Writing “As If”
The hippie version of behavioral therapy (I remember it well) was “acting as if.”
Are you scared? Are you anxious? Act as if you’re not.
Shawn has a principle for Black Irish Books: publish as if. In other words, bring out a book/promote it etc. as if we were Knopf, as if we were Random House.
What about writing as if?
(Remember, the theme of this series is “Why I Write.” It’s my own admittedly personal, idiosyncratic, possibly demented view of why I do what I do.)
I definitely write as if.
I write as if I’m being published by Penguin Random House/Simon&Schuster/Hachette/HarperCollins.
I write as if my stuff is gonna be reviewed by the NY Times, the New Yorker, the Times of London.
I write as if the Nobel Prize committee will check every comma.
I write as if Steven Spielberg will be personally eyeballing an advance reading copy.
I write as if people will be reading my work five hundred years from now (assuming of course that planet Earth is still habitable by humans at that time.)
More critical than all the above, I write as if the Muse herself will be going over my stuff. I don’t want her saying, “I gave you this?”
But let’s take this line of thinking to a deeper level.
You and I as writers must write as if we were highly paid, even though we may not be.
We must write as if we were top-shelf literary professionals, even though we may not (yet) be.
We must write as if we were being held to the highest standards of truth, of vision, of scale, of imagination, even though we may not be.
We must write as if our works mattered, even though they may not.
As if they will make a difference, even though they may not.
As if our lives and sanity depend on it. Because, believe me, they do.
To say that we write (or live) “as if” is another way of saying we have turned pro.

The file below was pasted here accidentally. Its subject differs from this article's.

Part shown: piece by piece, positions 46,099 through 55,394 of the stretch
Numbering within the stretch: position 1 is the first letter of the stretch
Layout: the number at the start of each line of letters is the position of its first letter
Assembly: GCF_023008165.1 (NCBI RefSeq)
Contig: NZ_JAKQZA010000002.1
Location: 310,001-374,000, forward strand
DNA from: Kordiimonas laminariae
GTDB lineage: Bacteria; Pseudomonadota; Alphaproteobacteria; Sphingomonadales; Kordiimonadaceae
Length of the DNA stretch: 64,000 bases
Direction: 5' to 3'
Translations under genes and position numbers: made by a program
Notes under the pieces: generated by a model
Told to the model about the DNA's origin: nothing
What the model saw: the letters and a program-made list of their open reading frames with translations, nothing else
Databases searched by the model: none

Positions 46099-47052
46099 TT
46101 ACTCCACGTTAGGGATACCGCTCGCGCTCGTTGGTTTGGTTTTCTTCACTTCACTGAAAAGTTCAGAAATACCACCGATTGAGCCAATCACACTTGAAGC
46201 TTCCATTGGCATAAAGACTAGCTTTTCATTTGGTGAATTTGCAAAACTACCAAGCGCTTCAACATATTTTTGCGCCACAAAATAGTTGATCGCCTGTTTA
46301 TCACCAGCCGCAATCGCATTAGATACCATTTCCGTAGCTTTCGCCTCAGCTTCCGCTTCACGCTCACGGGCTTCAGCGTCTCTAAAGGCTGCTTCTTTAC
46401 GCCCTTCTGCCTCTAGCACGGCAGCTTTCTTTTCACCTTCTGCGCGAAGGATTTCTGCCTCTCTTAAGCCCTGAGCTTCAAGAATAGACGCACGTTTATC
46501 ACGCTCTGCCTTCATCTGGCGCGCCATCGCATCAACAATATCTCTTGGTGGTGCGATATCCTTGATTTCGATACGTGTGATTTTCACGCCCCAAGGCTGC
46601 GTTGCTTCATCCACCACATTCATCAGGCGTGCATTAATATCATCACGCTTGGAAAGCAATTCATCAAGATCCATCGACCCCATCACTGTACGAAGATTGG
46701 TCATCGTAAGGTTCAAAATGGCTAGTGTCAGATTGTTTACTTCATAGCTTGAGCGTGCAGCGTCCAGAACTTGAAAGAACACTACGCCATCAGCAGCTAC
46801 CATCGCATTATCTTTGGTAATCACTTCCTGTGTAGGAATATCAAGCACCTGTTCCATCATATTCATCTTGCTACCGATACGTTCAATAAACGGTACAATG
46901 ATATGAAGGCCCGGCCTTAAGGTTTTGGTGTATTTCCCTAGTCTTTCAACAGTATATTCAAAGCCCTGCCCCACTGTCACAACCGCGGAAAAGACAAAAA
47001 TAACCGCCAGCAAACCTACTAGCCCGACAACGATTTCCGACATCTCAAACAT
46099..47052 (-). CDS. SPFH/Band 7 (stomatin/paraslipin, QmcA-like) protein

We are operating as professionals.
We are in this for keeps.
We are in it for the long haul.
We are committed.
We are warriors.
We are for real.
Therefore … take no thought how or what ye shall speak; for it shall be given you in that same hour what ye shall speak.
There is great wisdom in acting as if and writing as if.
Is life without meaning? Are you and I marooned on an atom of dust hurtling in the dark through a pointless cosmos?
But we can’t act as if we believed that.
We must act as if there were meaning, as if our lives and actions did have significance, as if love is real and death is an illusion, as if the future will be better than the past, whatever that means.
One of Seth Godin’s great contributions is the idea of “picking yourself.” Don’t sit on a stool at Schwab’s like Lana Turner waiting for someone else to pick you to be the next star.
Act as if you were a pro, a fastball hitter, the real thing,
And there’s additional magic to the practice of acting as if and writing as if. In some crazy way, acting and writing as if makes our beliefs about ourselves come true.
What we had only projected takes on its own reality. That’s a law.
“You’re an actress,” Art Carney tells Lily Tomlin at a scary moment in Robert Benton’s great private eye flick The Late Show. “Act brave.”
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